District Attorney Krasner Calls for Criminal Court Proceedings to Be Open to the Press & Public as the Constitution Requires
Jane Roh, District Attorney’s Office, 215–686–8711, Jane.Roh@phila.gov
PHILADELPHIA (April 16, 2020) — District Attorney Larry Krasner on Thursday called for the First Judicial District to open criminal court proceedings during the COVID-19 judicial emergency to members of the press and the public in order to comply with the First and Sixth Amendments to the U.S. Constitution as well as the Pennsylvania Constitution.
“I am grateful to the courts for expanding streamlined consideration of release motions so that people who do not need to be in custody for public safety reasons can be released, in order to help stop the spread of COVID-19 in our jails,” District Attorney Krasner said. “But we cannot disregard the public’s right of access to courts which is enshrined in our federal and state constitutions and promotes transparency and accountability in justice. In my view, that right to public access can and must be upheld by technology even where opening courtrooms for physical access by the public is not possible.”
The Pennsylvania Supreme Court has issued an order specifically encouraging courts of the Commonwealth to utilize modern communication technologies to conduct hearings during the COVID-19 judicial emergency. Currently, criminal court hearings in many other jurisdictions are being conducted via Zoom and other technological means, but not so in Philadelphia where the courts are employing a combination of an actual courtroom (where the public is excluded and the press is mostly excluded and only permitted on occasion as selectively determined by the court) and telephonic participation by the District Attorney’s Office and the Public Defender. District Attorney Krasner has requested more than once that emergency court hearings be conducted using video conferencing products such as Zoom or Skype.
On Wednesday, WHYY reported that one Common Pleas judge who denied all emergency relief motions over two days of hearings had both declined to respond to a request for comment and “she denied a reporter’s request to listen in on a live audio feed of the hearings assigned to her courtroom.” However, reporters at outlets including WHYY and the Philadelphia Inquirer have selectively been granted access to courtrooms run by at least one other judge while being excluded from the other courtrooms.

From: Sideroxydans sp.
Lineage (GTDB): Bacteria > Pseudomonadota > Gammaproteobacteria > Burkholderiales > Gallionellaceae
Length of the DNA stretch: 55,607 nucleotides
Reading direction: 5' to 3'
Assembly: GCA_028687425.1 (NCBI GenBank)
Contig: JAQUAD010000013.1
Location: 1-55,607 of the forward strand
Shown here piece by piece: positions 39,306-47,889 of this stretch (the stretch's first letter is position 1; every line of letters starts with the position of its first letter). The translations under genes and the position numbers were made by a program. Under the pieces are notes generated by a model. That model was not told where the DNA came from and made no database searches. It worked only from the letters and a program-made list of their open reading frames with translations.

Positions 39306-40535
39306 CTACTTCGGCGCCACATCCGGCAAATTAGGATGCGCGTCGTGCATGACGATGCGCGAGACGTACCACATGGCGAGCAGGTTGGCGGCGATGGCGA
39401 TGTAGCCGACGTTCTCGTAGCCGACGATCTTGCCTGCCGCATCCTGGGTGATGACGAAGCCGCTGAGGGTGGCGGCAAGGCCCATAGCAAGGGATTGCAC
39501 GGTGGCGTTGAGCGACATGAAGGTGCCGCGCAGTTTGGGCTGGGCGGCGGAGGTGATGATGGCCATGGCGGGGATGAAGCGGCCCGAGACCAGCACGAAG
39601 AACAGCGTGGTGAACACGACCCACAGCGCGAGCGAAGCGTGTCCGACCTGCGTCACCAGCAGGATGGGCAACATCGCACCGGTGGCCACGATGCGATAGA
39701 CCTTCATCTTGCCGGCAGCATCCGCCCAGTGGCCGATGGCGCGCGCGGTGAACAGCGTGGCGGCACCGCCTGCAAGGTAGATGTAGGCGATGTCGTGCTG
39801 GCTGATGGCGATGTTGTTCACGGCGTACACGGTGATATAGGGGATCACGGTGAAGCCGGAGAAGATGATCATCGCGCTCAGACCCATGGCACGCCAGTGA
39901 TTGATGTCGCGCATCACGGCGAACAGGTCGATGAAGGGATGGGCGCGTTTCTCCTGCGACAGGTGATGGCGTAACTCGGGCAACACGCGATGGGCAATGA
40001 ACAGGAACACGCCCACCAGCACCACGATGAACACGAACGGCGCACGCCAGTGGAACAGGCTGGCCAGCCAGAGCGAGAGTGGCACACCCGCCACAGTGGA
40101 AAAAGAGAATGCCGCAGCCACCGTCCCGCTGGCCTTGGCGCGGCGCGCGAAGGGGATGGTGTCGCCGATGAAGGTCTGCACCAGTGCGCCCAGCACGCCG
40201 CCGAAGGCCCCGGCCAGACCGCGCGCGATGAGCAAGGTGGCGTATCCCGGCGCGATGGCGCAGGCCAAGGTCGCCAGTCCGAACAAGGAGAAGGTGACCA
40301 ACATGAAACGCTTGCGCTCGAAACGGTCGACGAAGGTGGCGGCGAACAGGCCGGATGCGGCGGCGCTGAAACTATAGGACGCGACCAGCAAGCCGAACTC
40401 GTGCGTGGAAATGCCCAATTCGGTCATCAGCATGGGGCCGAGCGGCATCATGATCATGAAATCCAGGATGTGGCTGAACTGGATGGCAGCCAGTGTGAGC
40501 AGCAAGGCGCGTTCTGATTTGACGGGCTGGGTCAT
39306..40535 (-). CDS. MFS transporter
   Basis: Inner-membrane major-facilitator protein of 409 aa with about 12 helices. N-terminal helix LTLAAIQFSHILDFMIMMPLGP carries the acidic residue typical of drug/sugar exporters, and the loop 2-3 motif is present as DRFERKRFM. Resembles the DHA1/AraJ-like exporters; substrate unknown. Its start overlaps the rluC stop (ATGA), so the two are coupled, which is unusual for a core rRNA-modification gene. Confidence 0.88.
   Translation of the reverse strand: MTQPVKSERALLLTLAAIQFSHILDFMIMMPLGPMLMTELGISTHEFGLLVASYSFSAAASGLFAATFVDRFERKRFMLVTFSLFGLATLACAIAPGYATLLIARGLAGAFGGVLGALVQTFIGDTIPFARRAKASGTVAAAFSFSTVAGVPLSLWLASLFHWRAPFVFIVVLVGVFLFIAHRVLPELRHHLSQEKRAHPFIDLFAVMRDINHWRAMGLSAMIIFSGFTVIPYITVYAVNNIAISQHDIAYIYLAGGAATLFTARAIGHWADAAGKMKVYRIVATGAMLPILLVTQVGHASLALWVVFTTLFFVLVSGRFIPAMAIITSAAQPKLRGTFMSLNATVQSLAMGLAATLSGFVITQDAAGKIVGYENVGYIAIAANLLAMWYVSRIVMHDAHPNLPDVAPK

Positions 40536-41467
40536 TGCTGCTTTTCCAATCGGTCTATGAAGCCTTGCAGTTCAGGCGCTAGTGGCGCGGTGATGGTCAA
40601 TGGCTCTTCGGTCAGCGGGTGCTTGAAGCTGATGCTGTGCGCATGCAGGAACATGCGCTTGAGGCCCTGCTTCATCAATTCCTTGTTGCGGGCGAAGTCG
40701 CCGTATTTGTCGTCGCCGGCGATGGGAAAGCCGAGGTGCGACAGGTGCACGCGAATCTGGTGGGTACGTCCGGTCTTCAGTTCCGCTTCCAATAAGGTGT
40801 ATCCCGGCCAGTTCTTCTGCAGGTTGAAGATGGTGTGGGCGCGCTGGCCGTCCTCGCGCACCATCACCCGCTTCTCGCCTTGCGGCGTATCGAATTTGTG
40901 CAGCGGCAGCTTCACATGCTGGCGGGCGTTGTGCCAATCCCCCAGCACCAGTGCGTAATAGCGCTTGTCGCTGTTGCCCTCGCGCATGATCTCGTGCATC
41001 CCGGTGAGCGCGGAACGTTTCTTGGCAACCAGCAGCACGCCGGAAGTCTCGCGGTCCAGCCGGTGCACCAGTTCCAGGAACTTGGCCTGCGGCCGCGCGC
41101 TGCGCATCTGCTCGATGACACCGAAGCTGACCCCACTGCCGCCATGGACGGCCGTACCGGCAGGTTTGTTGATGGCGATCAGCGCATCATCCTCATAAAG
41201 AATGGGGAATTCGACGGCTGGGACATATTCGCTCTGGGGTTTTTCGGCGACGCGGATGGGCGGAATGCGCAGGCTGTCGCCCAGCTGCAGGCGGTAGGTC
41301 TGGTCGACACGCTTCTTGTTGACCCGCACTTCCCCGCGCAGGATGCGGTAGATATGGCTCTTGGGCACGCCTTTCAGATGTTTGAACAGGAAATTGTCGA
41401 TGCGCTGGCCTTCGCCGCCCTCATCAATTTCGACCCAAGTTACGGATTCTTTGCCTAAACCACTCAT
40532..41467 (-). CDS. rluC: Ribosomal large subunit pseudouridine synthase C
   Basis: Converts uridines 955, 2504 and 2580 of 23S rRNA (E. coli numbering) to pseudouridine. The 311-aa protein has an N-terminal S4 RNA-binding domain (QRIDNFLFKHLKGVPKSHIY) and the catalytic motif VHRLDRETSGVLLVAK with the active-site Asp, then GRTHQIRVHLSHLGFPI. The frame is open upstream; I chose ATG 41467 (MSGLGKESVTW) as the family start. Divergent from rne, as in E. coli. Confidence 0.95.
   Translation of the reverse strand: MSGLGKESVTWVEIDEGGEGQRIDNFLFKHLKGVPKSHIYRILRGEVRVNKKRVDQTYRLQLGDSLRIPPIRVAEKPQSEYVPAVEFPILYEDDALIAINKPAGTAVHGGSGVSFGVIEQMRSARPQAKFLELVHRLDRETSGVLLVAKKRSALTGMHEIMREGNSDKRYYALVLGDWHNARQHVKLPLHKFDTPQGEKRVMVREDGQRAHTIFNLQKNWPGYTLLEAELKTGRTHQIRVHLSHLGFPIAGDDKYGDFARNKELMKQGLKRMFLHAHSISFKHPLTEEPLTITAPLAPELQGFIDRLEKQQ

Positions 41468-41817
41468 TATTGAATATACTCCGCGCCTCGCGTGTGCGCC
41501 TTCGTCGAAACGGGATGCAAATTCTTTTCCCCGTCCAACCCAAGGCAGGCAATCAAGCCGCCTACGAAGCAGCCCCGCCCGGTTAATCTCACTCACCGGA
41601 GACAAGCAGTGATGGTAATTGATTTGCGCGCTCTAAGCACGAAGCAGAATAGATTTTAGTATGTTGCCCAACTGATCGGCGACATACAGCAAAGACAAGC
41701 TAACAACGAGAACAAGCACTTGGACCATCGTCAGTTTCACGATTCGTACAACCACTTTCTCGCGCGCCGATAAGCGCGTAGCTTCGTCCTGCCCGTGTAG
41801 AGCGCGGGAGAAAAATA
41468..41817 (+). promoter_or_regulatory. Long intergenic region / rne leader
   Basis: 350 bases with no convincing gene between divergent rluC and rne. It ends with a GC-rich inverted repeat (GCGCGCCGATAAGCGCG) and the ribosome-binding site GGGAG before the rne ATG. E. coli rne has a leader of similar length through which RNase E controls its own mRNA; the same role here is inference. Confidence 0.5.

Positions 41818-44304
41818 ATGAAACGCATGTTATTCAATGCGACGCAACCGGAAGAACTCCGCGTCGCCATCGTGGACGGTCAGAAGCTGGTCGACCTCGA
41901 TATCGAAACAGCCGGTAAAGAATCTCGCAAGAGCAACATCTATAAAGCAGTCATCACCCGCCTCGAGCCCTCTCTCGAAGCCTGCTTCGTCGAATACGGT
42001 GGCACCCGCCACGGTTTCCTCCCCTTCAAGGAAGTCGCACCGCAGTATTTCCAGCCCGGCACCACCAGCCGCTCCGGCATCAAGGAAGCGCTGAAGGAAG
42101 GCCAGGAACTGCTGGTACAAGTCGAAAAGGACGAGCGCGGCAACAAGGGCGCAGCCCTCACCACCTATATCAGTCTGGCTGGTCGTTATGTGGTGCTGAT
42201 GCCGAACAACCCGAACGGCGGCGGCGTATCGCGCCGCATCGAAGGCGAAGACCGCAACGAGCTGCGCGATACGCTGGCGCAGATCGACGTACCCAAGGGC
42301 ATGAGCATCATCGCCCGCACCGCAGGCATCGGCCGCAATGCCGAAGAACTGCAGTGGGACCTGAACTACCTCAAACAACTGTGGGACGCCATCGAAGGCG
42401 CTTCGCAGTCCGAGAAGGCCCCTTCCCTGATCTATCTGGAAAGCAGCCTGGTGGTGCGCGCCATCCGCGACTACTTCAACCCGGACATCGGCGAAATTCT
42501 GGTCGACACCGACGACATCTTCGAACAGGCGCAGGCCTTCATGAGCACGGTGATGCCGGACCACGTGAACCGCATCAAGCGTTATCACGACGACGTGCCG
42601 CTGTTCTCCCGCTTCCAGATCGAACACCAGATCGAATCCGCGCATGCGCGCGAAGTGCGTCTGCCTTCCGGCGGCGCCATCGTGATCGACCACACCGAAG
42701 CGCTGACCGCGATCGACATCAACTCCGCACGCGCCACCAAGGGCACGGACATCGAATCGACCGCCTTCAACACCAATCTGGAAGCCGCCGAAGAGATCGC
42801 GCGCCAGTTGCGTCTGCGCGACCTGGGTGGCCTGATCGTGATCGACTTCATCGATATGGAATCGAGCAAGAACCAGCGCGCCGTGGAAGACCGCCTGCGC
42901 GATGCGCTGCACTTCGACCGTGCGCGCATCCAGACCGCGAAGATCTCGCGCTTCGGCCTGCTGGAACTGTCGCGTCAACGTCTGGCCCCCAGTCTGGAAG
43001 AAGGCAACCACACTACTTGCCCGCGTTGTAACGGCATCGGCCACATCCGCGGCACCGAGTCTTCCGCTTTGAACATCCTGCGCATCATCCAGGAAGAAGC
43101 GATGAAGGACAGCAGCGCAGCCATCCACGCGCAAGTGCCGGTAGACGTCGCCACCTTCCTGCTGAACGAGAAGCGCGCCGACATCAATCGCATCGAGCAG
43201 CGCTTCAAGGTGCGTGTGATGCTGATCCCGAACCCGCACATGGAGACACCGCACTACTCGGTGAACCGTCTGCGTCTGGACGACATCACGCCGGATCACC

“Allowing the press to remotely observe one but not all courtrooms both proves that remote access for press to all courtrooms could be easily provided, and raises additional concern about inconsistent application of constitutional requirements,” District Attorney Krasner continued. “It’s not for the court to determine if, when, and which courtrooms the public and press are allowed to observe. It’s not for the courts to become gatekeepers for what the public wants to know about how their hearings are conducted. In order to ensure the integrity of these proceedings and their outcomes, the criminal legal system must uphold the First and Sixth Amendment rights of the press, the public, and interested court watchers who perform an essential accountability function.”
District Attorney Krasner added: “The power to take or give people liberty is an awesome power that must be exercised fairly, based on the facts and evidence, and never under cover of darkness. Emergencies of all types are the usual excuse for governmental power being used to illegally take people’s constitutional rights. People know better because they are using technology all the time to solve the problems that this pandemic and the necessity of social distancing present. My office, the Defender, the Philadelphia Police, and the First Judicial District must all be accountable for our roles in stopping this pandemic and protecting the public’s health and safety. The press and the public are entitled to transparency so that the people who have entrusted us with such awesome power can hold us accountable.”
The Philadelphia District Attorney’s Office is the largest prosecutor’s office in Pennsylvania, and one of the largest in the nation. It serves the more than 1.5 million citizens of the City and County of Philadelphia, employing 600 lawyers, detectives, and support staff. The District Attorney’s Office is responsible for prosecution of approximately 40,000 criminal cases annually.